The Thracian Colonies
As a result of various contemporary scholarly debates and archeological evidence on the origins of the Macedonian colonies, we can distinguish a few of their names. As a pretext for Philip’s endeavors for an expansion eastwards into Thrace, he exploited the calls for help of the indigenous people of Crenides. The already settled Thasians (from the island of Thassos), among other colonists, were likely greatly affected by the continuous raids of the local Thracian tribes and their annihilation seemed imminent. A series of events led to the foundation of one of the first Macedonian colonies. In 360 BCE, the assassination of Cotys the Odrysian King of Thrace showed the way for his three sons to divide their kingdom respectively. In c. 356 BCE, Cotys’ kin, Ketriporis who governed the western region of Thrace, joined a coalition between the Illyrians and Paeonians against Philip. The colonists from Crenides were also aware of the sudden rise to power of Philip. Thus, since the Thasians or their allies, the Athenians, were too slow to respond, they were forced to plead for Macedonian assistance or perish at the hands of the Thracian raiders. In c. 355 BCE, after Philip’s successful triumph over these competing tribes, he reinforced Crenides with Macedonian colonists and gave the colony his name.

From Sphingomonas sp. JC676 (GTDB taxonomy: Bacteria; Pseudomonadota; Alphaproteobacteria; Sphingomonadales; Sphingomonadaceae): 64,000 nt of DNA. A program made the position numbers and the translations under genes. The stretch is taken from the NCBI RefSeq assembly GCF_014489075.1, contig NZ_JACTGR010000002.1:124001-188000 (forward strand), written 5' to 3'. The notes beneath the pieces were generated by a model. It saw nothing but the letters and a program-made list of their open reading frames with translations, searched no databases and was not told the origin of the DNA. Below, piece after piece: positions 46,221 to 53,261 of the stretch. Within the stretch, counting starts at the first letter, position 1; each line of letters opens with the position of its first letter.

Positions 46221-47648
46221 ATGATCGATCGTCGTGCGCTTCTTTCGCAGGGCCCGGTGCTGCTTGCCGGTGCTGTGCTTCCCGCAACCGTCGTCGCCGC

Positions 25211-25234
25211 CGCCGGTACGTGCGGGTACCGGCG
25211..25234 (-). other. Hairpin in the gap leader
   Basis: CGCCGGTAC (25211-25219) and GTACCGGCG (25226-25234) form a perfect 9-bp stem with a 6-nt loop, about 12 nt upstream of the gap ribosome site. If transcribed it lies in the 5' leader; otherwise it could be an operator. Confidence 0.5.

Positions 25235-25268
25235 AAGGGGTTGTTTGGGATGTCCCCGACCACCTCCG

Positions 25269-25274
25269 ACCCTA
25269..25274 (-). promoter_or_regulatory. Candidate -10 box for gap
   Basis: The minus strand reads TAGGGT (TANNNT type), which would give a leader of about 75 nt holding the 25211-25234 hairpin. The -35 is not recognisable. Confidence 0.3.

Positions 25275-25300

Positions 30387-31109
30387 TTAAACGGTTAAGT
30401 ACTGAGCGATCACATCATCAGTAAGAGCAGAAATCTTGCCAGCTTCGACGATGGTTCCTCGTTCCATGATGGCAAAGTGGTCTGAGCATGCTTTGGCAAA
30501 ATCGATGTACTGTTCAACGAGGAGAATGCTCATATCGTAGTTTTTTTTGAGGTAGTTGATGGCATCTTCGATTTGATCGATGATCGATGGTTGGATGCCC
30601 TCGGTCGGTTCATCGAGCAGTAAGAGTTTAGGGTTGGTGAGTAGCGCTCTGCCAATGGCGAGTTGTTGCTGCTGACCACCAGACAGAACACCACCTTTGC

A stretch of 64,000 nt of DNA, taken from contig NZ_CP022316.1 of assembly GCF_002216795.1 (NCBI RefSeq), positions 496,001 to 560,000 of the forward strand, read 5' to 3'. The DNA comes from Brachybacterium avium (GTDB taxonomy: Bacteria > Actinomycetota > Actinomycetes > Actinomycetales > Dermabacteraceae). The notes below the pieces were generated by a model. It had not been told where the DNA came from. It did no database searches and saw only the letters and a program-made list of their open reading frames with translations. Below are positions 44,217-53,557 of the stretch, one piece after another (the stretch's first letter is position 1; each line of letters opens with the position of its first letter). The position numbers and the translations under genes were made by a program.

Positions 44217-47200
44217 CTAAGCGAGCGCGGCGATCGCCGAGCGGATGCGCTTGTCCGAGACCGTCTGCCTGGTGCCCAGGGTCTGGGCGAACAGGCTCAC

Philippi offers an exceptional example for us to envisage an ideal Macedonian centre. The king fortified the colony against possible future Thracian and Paeonian invaders and commanded the drainage of the swamps so that the area could then be cultivated. As a result, the colonists could produce the maximum resources out of the soil. Philip also exploited the colony’s gold and silver mines, which provided the Macedonian king with a yearly yield of 1,000 talents. The colony provided Philip with a vast yearly income, plus the capability to mint his own coins. Also, the southern, almost coastal, location of the colony provided the king with the ability to muster a naval fleet. As a consequence, the existence of coastal support would have disrupted any intentions of foreign occupation. The colony’s advantageous geographical position can be attested from the regional accessibility. Philip could at any moment invade either the Thracian tribes of Triballi or Getaes. Furthermore, the colony was only a ten days’ march from Pella.